James P. Flynn, CEO of New York-headquartered Hunt Real Estate Capital, believes 2020 will continue to provide a strong environment for multifamily lending and transactions. Though this may be good news for borrowers, it does mean competition in the market will also remain strong.
Flynn addresses these points and elaborates on ORIX USA’s acquisition of the Hunt Companies’ commercial real estate financing subsidiary in the Q&A below.
Finance Insight: What commercial property sector will experience the most activity in 2020, and why?
Flynn: Multifamily should continue to be the most active commercial real estate sector in terms of financing activity. The MBA forecasts that multifamily lending will top $395 billion in 2020, a 9 percent increase over 2019 activity. That figure represents nearly 60 percent of the total commercial real estate activity forecast for 2020.
With the Fed signaling no change to borrower costs for the year, the consensus seems to be a continued period of interest rates near historic lows. Multifamily owners and operators will continue to take advantage of this environment to rehabilitate, refinance and refine their portfolios.
Of course, the other side of the equation is the growth in multifamily demand drivers. These drivers have remained strong, though they’re now moderating a bit. While millennials increasingly examine homeownership, affordability issues are curtailing widespread adoption. Tight labor markets will support wage growth, so this is an area to watch closely. This will be another strong year for unit deliveries, though we are seeing a trend of developers shifting from urban to suburban opportunities. In general, we expect vacancy to trend slightly upward during 2020, while rent growth will slow from 3 percent down to the mid-2 percent range. That being said, we did see sales price per unit increase roughly 10 percent from the fourth quarter of 2018 to the fourth quarter of 2019 — indicating extremely strong demand remains for this asset class.
FI: What is the biggest challenge you anticipate in 2020?
Flynn: Competition — the multifamily sector has no shortage of capital providers. This presents different challenges, depending on the asset. For a borrower looking to finance a stabilized property with a seven-, 10- or 20-year agency loan, the biggest challenge is purely competition. If that asset is of an older vintage, we have seen this competition create a bit of a stretch in underwriting in certain cases. The older the asset, the greater the likelihood that capital issues may arise. We still want to see how a borrower plans to maintain an older asset that is going to need some work over the next 10 years — a period when there is relatively high risk for either an increase in operational costs or a slowdown in rent growth. Is there enough available capital upfront or in reserves? We will continue to maintain our high credit standards, and strong sponsors are the key to getting comfortable with these types of transactions.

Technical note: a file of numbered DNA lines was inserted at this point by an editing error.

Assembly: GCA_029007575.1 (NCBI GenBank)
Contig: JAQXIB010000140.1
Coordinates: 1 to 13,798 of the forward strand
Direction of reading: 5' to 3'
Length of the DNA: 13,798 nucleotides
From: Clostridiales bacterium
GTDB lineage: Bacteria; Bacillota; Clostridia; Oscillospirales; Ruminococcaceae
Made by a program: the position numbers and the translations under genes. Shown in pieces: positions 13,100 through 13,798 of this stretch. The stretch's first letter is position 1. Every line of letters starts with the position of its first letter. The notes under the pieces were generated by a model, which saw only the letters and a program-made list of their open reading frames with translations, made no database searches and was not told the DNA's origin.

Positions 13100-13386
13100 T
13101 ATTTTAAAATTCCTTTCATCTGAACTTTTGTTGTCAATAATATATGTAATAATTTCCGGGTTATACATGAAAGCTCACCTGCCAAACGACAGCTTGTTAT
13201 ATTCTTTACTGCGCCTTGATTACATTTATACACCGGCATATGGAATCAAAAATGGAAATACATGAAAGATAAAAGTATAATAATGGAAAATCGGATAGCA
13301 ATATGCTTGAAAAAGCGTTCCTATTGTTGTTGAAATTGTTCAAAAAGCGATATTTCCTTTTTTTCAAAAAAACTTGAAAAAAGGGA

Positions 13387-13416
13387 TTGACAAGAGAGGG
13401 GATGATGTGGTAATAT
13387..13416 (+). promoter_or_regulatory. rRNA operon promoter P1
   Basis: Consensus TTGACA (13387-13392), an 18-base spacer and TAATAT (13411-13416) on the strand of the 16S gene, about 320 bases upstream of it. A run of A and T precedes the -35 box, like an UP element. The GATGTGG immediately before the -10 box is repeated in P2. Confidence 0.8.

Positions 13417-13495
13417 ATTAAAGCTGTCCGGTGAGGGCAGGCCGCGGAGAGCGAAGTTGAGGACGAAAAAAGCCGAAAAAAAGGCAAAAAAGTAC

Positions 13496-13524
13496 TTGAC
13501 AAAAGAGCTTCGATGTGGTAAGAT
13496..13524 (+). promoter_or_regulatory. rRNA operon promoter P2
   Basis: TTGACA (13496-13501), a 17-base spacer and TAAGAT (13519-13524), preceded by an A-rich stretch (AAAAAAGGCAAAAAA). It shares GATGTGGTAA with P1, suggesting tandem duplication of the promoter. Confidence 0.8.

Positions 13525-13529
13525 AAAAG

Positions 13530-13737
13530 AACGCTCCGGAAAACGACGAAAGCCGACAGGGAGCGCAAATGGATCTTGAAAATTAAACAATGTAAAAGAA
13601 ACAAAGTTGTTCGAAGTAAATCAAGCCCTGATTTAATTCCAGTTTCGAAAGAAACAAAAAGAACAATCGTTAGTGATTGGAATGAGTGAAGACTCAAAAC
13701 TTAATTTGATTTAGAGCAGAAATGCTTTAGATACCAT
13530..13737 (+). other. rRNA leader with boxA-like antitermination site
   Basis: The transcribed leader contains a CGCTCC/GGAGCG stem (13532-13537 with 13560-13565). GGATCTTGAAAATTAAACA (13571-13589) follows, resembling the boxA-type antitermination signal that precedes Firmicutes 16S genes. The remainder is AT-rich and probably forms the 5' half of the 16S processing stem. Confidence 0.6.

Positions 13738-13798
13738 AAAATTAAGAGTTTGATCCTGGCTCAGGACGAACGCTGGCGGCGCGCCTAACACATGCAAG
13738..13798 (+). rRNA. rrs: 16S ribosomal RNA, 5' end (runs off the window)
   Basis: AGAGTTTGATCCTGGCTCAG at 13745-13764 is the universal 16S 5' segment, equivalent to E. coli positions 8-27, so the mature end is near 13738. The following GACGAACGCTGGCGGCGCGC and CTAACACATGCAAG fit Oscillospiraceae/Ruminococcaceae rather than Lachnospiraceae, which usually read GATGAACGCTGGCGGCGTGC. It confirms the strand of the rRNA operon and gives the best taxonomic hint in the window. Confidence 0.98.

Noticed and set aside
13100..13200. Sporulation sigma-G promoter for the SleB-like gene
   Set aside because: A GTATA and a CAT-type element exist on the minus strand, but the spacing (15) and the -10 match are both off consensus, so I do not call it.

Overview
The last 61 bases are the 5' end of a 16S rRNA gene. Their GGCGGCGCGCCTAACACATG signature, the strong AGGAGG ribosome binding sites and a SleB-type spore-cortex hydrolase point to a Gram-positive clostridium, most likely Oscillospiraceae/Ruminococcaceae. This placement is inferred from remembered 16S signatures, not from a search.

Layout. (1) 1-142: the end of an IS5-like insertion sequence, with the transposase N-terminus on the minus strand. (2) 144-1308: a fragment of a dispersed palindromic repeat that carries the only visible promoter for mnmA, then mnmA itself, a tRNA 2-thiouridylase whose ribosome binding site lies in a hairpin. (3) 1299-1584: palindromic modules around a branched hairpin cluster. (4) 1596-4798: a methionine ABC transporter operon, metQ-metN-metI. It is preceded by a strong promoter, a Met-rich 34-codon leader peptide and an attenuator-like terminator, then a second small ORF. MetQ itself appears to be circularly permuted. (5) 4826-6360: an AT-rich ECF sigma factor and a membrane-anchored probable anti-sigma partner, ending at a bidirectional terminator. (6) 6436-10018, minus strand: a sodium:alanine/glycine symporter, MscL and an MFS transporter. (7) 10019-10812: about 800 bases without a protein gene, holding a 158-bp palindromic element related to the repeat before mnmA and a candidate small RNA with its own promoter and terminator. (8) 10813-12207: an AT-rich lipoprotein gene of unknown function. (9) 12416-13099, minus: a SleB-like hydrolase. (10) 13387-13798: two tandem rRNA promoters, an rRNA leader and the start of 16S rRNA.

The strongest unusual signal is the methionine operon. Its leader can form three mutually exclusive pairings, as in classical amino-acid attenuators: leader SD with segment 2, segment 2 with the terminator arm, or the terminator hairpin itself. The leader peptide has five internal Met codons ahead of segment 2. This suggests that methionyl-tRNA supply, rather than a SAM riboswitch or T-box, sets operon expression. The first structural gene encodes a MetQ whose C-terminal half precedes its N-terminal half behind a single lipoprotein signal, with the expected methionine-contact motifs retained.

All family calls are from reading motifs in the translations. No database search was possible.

For shorter-term financing on transitional assets, we are seeing this competition manifest into spread compression. There are some aggressive lenders out there taking greater chances than we are willing to consider, given the potential reward. It is not about taking the risk; it is about earning the proper return for that risk.
FI: Where do you see the biggest opportunity for your company in 2020?
Flynn: We are in a unique position at the moment as Hunt Real Estate Capital was recently acquired by ORIX USA. The acquisition combines the financial strength of ORIX USA and the complementary product offerings of ORIX Real Estate Capital brands, Lancaster Pollard and RED Capital Group, with Hunt’s leading presence in the multifamily industry. Ultimately, this means we have the opportunity to create a top-tier national real estate lender with the capital, skillset, and product range to provide investors and developers with more flexibility than traditional bank lenders. Hunt’s portfolio of products and geographic footprint complement those of Lancaster Pollard and RED Capital Group, and our combined leadership has the expertise required to forge these three groups into a single, cohesive, full-service entity.
FI: What is Hunt’s lending strategy for 2020?
Flynn: One area we are looking to expand is the non-agency front, particularly bridge lending on all asset classes. Integrating into the ORIX platform will help us expand this business line. That being said, I don’t expect the focus of our bridge program to change much. We like multifamily, and we tend to focus on the light and moderate transitional assets in the middle market in terms of both asset quality and loan size.
As multifamily prices continue to rise and cap rates continue to compress, we will also be working to grow our mezzanine and preferred equity platforms to offer our best multifamily clients options for additional leverage on their transactions. The financial strength of our new parent company will enable us to explore the possibility of providing corporate-level financing as well.
We are also excited to continue building out our technology platform, which will empower clients to make faster, better-informed decisions. Our well-received customer loan application and processing portal has already sped up the process considerably, but we are now looking at how to use data to get borrowers to apply faster with automated sales comps, soft quoting and pricing.
— Interview by Nellie Day. This article is posted as part of REBusinessOnline’s Finance Insight series, leading up to MBA CREF 2020.